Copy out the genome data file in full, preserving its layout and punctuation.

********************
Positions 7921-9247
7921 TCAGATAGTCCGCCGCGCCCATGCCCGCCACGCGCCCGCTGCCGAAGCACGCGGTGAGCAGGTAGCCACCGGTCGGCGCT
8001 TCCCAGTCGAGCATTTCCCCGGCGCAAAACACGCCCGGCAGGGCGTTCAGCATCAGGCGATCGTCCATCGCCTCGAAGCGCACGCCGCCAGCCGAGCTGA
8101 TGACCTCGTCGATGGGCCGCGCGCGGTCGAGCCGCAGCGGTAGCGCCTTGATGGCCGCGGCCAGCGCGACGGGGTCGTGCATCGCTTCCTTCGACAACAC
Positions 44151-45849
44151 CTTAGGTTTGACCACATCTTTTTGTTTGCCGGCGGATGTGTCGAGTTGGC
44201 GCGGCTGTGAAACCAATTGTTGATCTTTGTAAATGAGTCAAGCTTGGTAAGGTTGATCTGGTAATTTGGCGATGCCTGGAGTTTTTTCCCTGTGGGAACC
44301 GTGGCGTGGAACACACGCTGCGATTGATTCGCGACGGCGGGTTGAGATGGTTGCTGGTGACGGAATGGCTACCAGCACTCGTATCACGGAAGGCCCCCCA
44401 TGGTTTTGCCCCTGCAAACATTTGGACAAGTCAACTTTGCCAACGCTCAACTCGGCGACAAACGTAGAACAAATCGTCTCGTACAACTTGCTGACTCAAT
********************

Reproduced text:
Positions 7921-9247
7921 TCAGATAGTCCGCCGCGCCCATGCCCGCCACGCGCCCGCTGCCGAAGCACGCGGTGAGCAGGTAGCCACCGGTCGGCGCT
8001 TCCCAGTCGAGCATTTCCCCGGCGCAAAACACGCCCGGCAGGGCGTTCAGCATCAGGCGATCGTCCATCGCCTCGAAGCGCACGCCGCCAGCCGAGCTGA
8101 TGACCTCGTCGATGGGCCGCGCGCGGTCGAGCCGCAGCGGTAGCGCCTTGATGGCCGCGGCCAGCGCGACGGGGTCGTGCATCGCTTCCTTCGACAACAC
Positions 44151-45849
44151 CTTAGGTTTGACCACATCTTTTTGTTTGCCGGCGGATGTGTCGAGTTGGC
44201 GCGGCTGTGAAACCAATTGTTGATCTTTGTAAATGAGTCAAGCTTGGTAAGGTTGATCTGGTAATTTGGCGATGCCTGGAGTTTTTTCCCTGTGGGAACC
44301 GTGGCGTGGAACACACGCTGCGATTGATTCGCGACGGCGGGTTGAGATGGTTGCTGGTGACGGAATGGCTACCAGCACTCGTATCACGGAAGGCCCCCCA
44401 TGGTTTTGCCCCTGCAAACATTTGGACAAGTCAACTTTGCCAACGCTCAACTCGGCGACAAACGTAGAACAAATCGTCTCGTACAACTTGCTGACTCAAT